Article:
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[proh-trak-ter, pruh-] /proʊˈtræk tər, prə-/
a person or thing that protracts.
(in surveying, mathematics, etc.) an instrument having a graduated arc for plotting or measuring angles.
Anatomy. a muscle that causes a part to protrude.
Origin of protractor
1605-15; < Medieval Latin; see protract, -tor Unabridged
Based on the Random House Dictionary, © Random House, Inc. 2015.
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Examples from the web for protractor
  • The protractor muscles of their beaks allow them to pry and to probe better than other birds.
  • He hates that people know he's good at math and carries around a protractor.
  • Glue the protractor to a piece of cardboard as shown in the illustration.
  • The first part is a hands-on activity using string, chalk, and protractor.
  • The angular position on the protractor indicated by the pointer was recorded.
  • The horizontal accelerometer is a protractor with a suspended weight.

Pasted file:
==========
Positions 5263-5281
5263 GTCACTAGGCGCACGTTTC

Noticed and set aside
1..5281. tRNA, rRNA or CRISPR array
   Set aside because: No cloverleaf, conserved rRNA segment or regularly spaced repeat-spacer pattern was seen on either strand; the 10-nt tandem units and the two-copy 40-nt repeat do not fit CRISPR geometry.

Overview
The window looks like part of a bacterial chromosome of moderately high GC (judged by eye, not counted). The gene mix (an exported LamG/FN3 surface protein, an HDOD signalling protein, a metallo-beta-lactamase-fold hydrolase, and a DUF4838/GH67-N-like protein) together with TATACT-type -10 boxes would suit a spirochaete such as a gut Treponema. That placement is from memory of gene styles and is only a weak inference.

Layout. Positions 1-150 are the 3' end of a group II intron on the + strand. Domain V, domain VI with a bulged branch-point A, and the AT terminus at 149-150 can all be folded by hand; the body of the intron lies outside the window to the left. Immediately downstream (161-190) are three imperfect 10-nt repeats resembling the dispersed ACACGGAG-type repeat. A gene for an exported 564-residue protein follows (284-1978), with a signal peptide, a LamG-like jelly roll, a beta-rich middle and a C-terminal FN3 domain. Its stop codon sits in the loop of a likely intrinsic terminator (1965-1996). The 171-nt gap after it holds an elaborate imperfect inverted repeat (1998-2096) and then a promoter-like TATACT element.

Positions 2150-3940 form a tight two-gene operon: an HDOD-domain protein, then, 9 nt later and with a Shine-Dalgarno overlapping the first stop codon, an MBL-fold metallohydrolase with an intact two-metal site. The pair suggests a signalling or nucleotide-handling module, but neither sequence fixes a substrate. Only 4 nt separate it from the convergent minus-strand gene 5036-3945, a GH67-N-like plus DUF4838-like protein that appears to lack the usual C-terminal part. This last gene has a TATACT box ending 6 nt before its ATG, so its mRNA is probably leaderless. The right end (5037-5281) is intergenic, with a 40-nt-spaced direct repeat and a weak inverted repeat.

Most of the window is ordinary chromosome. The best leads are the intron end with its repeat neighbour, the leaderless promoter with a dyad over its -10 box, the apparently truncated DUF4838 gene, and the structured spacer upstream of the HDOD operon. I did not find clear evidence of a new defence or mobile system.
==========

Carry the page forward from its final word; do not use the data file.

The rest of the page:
• They estimate the correct position, then measure their guess with a protractor to see how close they were.
  • Plotting instruments and the circular protractor were used to draw their maps.
British Dictionary definitions for protractor


an instrument for measuring or drawing angles on paper, usually a flat semicircular transparent plastic sheet graduated in degrees
a person or thing that protracts
a surgical instrument for removing a bullet from the body
(anatomy) a former term for extensor
Collins English Dictionary - Complete & Unabridged 2012 Digital Edition
© William Collins Sons & Co. Ltd. 1979, 1986 © HarperCollins
Publishers 1998, 2000, 2003, 2005, 2006, 2007, 2009, 2012
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Word Origin and History for protractor

1610s, "one who lengthens (an action)," from Medieval Latin protractor, agent noun from Latin protrahere "to draw forward" (see protraction); sense of "instrument for drawing angles" first recorded 1650s.

Online Etymology Dictionary, © 2010 Douglas Harper
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protractor in Medicine

protractor pro·trac·tor (prō-trāk'tər, prə-)
A muscle that extends a limb or other part.

The American Heritage® Stedman's Medical Dictionary
Copyright © 2002, 2001, 1995 by Houghton Mifflin Company. Published by Houghton Mifflin Company.
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